You won the 2012 Tony Award for Peter and the Starcatcher. Do you look on that as the pinnacle of your professional career?

That was a high point in a series of peaks and valleys.


Do you have a dream project in your mind that hasn't come around yet? What would that look like?

I’ve had an eclectic career and it’s still enjoyable.  I am still inspired.  I guess that’s the answer; I want to work on projects that inspire, whatever they are.  My preference has been to be involved with new works of any kind.


Your wife has had a successful career in theatre as well. Is there any competition there?

Not at all.  I want nothing short of the highest success imaginable for her.  She’s heading into an exciting time, whenever we are allowed to work again, and I am thrilled to be around to see it happen.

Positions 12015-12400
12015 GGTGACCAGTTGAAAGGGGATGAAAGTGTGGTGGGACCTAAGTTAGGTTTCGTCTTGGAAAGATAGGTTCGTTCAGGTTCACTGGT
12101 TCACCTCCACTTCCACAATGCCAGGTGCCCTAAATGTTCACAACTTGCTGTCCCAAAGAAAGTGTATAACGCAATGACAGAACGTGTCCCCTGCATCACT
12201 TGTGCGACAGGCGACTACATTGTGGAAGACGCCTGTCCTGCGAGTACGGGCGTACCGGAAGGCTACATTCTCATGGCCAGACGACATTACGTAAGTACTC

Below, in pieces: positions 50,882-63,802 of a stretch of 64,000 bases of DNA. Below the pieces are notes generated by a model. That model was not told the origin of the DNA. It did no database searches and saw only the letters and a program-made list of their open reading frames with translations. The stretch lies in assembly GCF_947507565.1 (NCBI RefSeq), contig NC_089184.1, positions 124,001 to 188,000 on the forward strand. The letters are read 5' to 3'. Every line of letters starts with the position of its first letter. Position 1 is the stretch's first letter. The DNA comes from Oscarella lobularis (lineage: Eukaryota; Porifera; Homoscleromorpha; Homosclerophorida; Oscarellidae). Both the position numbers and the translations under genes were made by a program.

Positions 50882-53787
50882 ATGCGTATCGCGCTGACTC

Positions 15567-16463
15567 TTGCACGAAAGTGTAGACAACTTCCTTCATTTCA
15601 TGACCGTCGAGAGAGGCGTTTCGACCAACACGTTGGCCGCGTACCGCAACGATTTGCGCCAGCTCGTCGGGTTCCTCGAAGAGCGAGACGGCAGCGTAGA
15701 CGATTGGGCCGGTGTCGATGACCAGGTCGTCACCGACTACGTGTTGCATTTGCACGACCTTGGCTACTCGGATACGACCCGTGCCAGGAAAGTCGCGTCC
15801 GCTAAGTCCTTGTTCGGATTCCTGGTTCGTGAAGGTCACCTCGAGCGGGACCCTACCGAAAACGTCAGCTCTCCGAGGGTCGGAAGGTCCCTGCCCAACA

What do you like to do when you’re not doing lighting?

Speaking of my wife, I mentioned this question to her.  Her answer: “considering how quickly you make decisions in the theatre, it’s amazing how much deliberation you put into things away from it.”  Truth.  And… I’m a big sports fan, I still play the guitar, I’m becoming a better cook, and trying to figure out how to garden.


What’s something about Jeff Croiter that people might find surprising?

There are probably lots of things.  See above (that I’m trying to figure out how to garden).